To tell you the truth, Lucy probably is hungry, but for the moment she has other problems to deal with, such as recovering from the physical and emotional trauma of birth. But nature is clever: This nutritious substance called colostrum is the perfect nutrient for someone who’s hungry and groggy at the same time and whose stomach can only handle so much. To reassure you, when babies are on formula and the food supply is unlimited, anything more than a couple of ounces comes right back up.

Why does it hurt?
Simply because it does. It’s not your technique. It’s not Lucy’s technique. That’s just the way it is. Anyone who tells you anything else is misleading you. This is sensitive tissue she’s sucking on, and it will take about a week to get tougher. Find the position that seems the most comfortable and try to breathe through the pain. Apply a little pressure to the back of Lucy’s head so that her mouth covers more of the areola and less of the tip. Also, in between feedings, leave your breast out as much as possible; air is good for healing, and the nipple won’t become further irritated by the friction of your shirt or bra. Some mothers have more sensitive nipples than others, and their comfort comes more slowly.

I don’t recommend breast shields; they are cumbersome, increase your awareness of the pain, and only delay the moment when your breasts get tougher. By the way, preparing your breasts during pregnancy with daily rubbing, as some of the books suggest, is pointlessly masochistic and won’t prevent the pain.

What if Lucy cries like she’s hungry but pushes the breast away?
Stop feeding and try again a few minutes later. Your flow may be too strong at first, or she may be too excited. After a few attempts, if she’s still pushing the breast away, the message is clear. She’s not hungry right now. You’ll have to get used to the fact that Lucy can cry for reasons other than the desire to nurse. If you take it too personally, you’ll become anxious and develop a latching problem, and then Lucy could reject the nipple out of frustration, even when she is hungry. I truly believe a newborn can sense tension.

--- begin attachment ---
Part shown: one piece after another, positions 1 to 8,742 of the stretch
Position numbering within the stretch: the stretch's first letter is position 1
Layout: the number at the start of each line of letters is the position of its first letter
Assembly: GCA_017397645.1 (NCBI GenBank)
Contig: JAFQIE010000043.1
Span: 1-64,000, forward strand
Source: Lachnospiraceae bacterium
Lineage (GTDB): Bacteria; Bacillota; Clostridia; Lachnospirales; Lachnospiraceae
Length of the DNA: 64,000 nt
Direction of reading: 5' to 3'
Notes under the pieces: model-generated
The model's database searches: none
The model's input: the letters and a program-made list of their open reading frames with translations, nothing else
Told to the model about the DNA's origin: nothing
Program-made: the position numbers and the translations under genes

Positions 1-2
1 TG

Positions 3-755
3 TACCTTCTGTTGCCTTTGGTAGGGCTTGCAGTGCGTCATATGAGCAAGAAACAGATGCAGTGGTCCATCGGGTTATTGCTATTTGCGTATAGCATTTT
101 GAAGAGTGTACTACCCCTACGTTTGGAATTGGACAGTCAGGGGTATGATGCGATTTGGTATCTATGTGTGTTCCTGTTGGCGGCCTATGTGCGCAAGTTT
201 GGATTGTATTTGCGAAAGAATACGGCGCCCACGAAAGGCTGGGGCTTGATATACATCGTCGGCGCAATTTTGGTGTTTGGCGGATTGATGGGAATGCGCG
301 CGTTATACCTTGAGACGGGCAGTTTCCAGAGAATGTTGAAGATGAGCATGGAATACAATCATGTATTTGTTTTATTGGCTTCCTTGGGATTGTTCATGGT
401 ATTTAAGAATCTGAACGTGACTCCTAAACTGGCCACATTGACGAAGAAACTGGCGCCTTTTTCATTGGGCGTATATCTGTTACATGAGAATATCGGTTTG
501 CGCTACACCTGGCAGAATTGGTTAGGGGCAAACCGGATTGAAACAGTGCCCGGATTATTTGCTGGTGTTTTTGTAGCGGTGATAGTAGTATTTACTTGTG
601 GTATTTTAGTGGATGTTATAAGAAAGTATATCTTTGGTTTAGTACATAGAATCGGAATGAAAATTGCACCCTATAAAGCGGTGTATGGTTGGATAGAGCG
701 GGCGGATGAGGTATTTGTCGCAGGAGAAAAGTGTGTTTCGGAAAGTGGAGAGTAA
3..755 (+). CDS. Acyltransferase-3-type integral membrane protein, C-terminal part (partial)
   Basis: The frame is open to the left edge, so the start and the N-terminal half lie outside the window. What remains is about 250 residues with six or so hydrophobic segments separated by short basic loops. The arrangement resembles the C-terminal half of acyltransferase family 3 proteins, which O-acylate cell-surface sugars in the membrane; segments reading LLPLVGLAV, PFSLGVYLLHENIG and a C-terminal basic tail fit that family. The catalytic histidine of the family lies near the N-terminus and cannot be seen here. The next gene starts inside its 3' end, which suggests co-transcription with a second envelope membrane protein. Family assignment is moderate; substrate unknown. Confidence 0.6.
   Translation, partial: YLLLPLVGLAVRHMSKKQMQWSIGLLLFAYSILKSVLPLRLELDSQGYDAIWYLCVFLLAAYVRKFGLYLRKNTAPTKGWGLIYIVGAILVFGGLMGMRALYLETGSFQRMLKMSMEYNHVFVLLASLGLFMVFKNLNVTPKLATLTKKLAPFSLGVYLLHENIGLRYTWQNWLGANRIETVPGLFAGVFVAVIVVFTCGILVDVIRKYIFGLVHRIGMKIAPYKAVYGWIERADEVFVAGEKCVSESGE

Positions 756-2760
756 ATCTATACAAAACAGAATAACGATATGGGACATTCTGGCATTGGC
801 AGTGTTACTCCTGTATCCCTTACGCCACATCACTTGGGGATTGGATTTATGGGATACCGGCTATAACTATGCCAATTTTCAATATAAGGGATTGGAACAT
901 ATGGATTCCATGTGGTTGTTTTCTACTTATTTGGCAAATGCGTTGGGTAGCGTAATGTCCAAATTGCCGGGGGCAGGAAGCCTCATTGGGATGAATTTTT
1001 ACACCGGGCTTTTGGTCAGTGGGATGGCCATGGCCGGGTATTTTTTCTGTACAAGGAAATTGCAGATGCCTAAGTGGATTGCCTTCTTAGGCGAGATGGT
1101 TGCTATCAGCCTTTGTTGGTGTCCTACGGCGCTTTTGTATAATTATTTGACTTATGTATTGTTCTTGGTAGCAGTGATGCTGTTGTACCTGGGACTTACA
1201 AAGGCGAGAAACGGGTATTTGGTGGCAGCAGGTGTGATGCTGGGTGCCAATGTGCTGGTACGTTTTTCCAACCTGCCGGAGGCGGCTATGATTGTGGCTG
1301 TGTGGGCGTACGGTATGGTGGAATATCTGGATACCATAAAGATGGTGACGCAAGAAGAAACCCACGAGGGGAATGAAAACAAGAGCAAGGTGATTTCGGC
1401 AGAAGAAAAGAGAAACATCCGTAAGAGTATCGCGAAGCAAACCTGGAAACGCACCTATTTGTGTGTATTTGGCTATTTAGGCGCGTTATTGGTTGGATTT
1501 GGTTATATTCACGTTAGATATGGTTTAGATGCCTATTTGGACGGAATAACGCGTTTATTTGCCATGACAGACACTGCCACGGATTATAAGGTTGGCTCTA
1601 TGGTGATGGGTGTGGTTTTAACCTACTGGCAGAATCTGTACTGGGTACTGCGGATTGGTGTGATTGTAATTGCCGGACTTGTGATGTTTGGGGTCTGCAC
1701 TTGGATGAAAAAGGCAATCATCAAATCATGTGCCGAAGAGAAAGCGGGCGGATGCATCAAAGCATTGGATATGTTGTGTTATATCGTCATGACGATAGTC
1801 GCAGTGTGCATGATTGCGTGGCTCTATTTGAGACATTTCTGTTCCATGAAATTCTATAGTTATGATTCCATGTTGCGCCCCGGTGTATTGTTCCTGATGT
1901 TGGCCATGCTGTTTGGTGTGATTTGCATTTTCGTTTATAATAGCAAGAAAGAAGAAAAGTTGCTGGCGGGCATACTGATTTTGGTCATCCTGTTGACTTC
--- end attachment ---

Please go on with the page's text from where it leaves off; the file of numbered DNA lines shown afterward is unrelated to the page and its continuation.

When can I use a pacifier?
Whenever you wish. This does not interfere with nursing; nothing comes out of it, and Lucy knows that.

Am I going to be able to breast-feed with inverted nipples?
If you place your pinky in Lucy’s mouth, you can feel right away how strong the suction is. She can revert nipples of any shape. Similarly, the size of your breast itself has nothing to do with your ability to breast-feed; the milk comes from mammary glands, not from the fat around the glands.

How about if I had breast surgery?
Except for some specific breast reductions performed years ago, plastic surgery should not affect the gland. Give it your best try.

Can I nurse even though I had a C-section?
Most mothers who have had a C-section are able to nurse perfectly well, although the pain can make it a little more uncomfortable. General and epidural anesthesia as well as post-delivery painkillers (even morphine derivatives) are not a problem while nursing.

Can I nurse if I have a fever?
A post-delivery fever or the flu should not prevent you from nursing, even if you’re on an antibiotic. Most of them are safe while nursing.